Conversations on ecological justice, healing, and decolonization

Book review


Tangled Roots
By Matt Soltys
Healing the Earth Press, 2012

“If those of us who care about the earth are to have a chance at actually stopping its destruction, we need to expand environmentalism way beyond its conventional boundaries,” says author and activist Matt Soltys, describing the focus of his new book, Tangled Roots: Dialogues Exploring Ecological Justice, Healing, and Decolonization. “We need to see how everything environmental is inextricable from power relations like race, class, gender, and colonialism.”

Tangled Roots is a collection of 12 interviews drawn from Healing the Earth Radio, a weekly radio show Soltys hosted in Guelph from 2005 to 2010, featuring the perspectives of a wide range of people taking up challenges posed by the ecological crisis. The book includes conversations with Ramona Africa of the black liberation group MOVE; peak-oil scholar Richard Heinberg; permaculturist Erik Ohlsen; and former political prisoner Jeffrey Luers, a member of the Earth Liberation Front. Chapters are introduced with full-page illustrations by Philippa Joly, each centred around a healing plant whose properties speak to the issues discussed in the interview.

Whether the subject is Indigenous warrior societies, electromagnetic pollution, or the climate justice movement, Soltys encourages the interviewees to make connections across issues. The interviews progress through the themes in the book’s subtitle – ecological justice, healing, and decolonization.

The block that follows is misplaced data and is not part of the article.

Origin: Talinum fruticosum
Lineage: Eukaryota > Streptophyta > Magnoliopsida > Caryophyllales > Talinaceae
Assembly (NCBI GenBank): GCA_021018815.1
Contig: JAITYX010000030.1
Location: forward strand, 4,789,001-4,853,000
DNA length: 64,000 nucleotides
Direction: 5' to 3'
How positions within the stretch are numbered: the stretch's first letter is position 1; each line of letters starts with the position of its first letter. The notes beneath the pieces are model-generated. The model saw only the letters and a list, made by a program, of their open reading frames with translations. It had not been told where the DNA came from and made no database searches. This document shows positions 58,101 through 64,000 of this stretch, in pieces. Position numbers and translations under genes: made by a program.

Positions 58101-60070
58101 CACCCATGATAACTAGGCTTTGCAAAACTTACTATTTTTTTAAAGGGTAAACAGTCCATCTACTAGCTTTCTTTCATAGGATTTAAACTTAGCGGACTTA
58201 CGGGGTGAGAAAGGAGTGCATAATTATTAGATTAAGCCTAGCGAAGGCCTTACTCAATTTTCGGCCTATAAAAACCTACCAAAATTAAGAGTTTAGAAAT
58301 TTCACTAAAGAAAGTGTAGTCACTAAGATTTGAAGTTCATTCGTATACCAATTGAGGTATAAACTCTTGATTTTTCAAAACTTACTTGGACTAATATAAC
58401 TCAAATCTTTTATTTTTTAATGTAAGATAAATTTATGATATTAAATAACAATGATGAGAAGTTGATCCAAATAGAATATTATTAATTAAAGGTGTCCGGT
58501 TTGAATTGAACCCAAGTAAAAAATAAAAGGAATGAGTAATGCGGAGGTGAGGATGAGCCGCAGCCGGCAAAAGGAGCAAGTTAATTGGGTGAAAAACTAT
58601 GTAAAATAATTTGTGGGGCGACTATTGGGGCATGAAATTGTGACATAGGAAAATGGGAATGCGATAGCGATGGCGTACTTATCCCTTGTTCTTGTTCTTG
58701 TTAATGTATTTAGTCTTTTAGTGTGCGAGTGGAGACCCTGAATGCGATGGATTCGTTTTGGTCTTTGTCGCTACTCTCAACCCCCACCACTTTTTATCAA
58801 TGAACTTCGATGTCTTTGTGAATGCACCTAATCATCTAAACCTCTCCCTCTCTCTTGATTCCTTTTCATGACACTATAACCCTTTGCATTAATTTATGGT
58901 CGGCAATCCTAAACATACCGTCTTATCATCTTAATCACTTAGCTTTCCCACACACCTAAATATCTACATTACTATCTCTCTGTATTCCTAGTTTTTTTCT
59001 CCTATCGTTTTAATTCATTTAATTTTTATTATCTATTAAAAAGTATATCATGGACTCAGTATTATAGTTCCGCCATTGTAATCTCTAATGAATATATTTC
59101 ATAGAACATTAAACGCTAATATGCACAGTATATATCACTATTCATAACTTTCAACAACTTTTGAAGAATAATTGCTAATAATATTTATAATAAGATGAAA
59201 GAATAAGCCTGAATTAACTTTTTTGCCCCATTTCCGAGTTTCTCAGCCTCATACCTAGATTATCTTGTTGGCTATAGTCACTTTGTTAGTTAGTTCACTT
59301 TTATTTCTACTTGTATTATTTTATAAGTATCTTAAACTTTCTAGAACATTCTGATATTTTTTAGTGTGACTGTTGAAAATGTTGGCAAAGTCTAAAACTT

This progression, and the deep interconnection of themes, challenges the reader to go beyond usual forms of engagement and ideological niches. The diversity of topics and ideas means each only gets brief attention, but the thorough endnotes offer background information and sources for learning more. This careful referencing is one of the book’s greatest strengths.

Tangled Roots is not an introductory book; it takes concepts like Indigenous sovereignty and the inherent value of biodiversity as starting points to be built from rather than theses to defend. Those already passionate about environmental and social issues will find many opportunities to challenge themselves to deepen their understanding.

Peter Hopperton lives between the Niagara Escarpment and Lake Ontario, by the marshy waters of Cootes Paradise where he imagines the oak savannahs someday reclaiming downtown Hamilton.

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